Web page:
by Bristol Copwatch
Hi! it’s good to catch up once again! We’ve been quiet on this blog for a good few months and hope to keep it updated a lot more regularly. It’s fair to say the past 6 months or so has been exceptionally busy for us and as a grassroots police monitoring group it’s really important to manage our capacity and develop what we do.
In the past 3 years of our existence we’ve achieved a lot and helped people in Bristol and across the county get things put right when it comes to issues with the police. A lot of our work in this area is ongoing. We’ve monitored the police ( although a little reactively )on the street and since 2021 have spent time working on developing relationships with other monitoring groups, organisations and of course with communities we support.
If 2022 was anything it was overall a very strong year for us when it came to workshops and events around the UK and of course in Bristol, focusing on stop and search know your rights and bystander intervention We loved paying Oxford a visit twice last year for community and student events and of course Bristol Transformed in the summer allowed us to help build community resilience and share knowledge and educate others on their rights in the face of police contact.
2022 concluded with 2 workshops in Vauxhall for our friends at StopWatch and the awesome RAW Festival on technology and the law and bystander intervention and it was fantastic to make new friends and allies at Black Creatives and speak at the excellent Children of Tomorrow fundraiser for the family of Chris Kaba at Trinity in December last year. As with everything we do it’s all about community DIY. Collectively we have a lot of power.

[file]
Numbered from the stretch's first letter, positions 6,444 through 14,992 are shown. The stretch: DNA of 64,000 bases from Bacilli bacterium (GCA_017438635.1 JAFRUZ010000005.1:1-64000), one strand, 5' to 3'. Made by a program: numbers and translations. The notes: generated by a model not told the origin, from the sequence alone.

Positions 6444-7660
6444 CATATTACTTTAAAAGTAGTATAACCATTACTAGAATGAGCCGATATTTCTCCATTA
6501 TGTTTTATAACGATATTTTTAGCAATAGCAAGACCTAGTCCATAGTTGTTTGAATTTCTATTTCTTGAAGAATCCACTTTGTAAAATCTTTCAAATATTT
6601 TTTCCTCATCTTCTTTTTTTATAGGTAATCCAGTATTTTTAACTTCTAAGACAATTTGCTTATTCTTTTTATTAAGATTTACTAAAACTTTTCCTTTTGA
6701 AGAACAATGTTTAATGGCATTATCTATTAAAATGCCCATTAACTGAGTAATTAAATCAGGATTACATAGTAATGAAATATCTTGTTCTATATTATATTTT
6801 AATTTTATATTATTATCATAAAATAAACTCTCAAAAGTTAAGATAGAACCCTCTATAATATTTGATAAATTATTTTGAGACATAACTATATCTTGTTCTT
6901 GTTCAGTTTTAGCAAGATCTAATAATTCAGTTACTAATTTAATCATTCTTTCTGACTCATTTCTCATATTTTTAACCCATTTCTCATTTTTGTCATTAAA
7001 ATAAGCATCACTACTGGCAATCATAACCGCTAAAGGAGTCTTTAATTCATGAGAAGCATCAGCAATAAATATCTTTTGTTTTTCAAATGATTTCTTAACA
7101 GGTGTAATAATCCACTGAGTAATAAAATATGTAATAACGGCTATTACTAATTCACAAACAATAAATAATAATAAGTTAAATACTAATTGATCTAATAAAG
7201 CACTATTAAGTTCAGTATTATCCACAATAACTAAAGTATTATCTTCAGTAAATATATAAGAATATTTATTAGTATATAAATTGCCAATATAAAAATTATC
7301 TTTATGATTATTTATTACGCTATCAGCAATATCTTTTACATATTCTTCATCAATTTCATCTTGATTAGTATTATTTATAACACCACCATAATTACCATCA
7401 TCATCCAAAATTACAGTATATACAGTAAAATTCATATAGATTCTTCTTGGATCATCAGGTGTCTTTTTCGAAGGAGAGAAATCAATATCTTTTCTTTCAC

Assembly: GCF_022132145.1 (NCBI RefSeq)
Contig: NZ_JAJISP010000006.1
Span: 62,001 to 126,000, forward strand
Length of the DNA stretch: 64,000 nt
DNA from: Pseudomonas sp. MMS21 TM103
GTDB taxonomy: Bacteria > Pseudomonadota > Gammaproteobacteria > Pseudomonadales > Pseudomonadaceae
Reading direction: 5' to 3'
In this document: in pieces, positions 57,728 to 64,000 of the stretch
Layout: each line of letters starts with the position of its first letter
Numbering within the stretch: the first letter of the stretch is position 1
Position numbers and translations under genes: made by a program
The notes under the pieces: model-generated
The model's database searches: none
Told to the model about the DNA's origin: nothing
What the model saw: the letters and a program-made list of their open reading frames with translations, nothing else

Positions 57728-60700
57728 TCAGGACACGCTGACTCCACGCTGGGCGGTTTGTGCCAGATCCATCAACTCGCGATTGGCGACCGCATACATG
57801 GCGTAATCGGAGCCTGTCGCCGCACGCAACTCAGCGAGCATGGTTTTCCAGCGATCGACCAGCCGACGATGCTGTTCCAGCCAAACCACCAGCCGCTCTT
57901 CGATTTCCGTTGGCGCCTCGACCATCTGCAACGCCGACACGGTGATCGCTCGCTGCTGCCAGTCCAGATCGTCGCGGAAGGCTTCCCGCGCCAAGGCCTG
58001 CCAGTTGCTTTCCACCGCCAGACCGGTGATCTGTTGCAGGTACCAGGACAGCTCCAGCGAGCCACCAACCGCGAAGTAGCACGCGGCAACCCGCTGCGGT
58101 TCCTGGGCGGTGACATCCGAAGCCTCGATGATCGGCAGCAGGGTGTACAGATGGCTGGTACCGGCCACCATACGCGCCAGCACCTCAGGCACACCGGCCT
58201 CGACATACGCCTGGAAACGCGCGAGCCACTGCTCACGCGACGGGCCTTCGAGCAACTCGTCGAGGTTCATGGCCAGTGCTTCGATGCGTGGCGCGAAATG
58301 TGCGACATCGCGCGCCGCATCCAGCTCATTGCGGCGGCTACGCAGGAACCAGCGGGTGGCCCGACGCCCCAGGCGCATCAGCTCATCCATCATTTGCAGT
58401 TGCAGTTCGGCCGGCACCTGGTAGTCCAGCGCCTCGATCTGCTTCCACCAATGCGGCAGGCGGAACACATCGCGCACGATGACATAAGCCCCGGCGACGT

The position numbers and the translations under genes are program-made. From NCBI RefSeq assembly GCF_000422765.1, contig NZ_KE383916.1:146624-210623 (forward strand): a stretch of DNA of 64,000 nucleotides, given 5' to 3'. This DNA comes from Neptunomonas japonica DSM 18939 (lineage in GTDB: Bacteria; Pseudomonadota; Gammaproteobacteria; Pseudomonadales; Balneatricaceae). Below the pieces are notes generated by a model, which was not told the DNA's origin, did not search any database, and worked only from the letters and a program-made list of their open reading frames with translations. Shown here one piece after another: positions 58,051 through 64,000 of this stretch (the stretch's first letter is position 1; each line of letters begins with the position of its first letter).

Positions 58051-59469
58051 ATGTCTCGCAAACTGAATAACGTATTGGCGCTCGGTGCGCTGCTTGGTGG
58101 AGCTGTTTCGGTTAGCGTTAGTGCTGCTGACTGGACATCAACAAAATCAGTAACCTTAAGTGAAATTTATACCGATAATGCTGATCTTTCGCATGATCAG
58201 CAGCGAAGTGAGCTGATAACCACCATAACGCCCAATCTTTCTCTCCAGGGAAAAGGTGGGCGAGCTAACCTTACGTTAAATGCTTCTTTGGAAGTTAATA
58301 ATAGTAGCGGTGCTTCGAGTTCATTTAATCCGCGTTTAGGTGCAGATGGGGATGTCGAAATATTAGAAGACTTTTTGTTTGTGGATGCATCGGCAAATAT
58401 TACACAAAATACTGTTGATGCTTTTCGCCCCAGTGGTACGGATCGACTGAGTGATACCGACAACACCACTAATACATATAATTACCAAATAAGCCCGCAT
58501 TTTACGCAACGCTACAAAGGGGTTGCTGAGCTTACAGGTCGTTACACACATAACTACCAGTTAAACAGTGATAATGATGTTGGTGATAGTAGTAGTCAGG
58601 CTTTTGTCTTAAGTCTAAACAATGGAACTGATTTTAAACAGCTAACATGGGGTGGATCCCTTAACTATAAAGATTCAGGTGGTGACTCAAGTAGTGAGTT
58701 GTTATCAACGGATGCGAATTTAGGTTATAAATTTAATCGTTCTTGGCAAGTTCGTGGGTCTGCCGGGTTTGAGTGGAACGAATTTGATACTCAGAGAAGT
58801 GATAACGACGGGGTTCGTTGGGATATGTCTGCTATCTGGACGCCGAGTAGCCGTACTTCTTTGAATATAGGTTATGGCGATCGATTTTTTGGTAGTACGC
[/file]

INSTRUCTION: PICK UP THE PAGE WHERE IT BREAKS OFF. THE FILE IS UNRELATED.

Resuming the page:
Art on display at Children of Tomorrow on the 16/12/22. The artist is Oshii. The pieces were auctioned off and profits were donated to the family of Chris Kaba. Always remember that communities fighting back against police brutality and for accountability hit harder than Tyson.
After the sudden and tragic passing of one of our core organising team Ahmed Fofanah last August we fund raised close to 6k for his family and will never be silent about the brutality, racism, harassment and injustice he faced at the hands of Avon and Somerset Police. As Ahmed himself would say we have to fight because if we don’t the police will continue to abuse their power and brutalise our communities.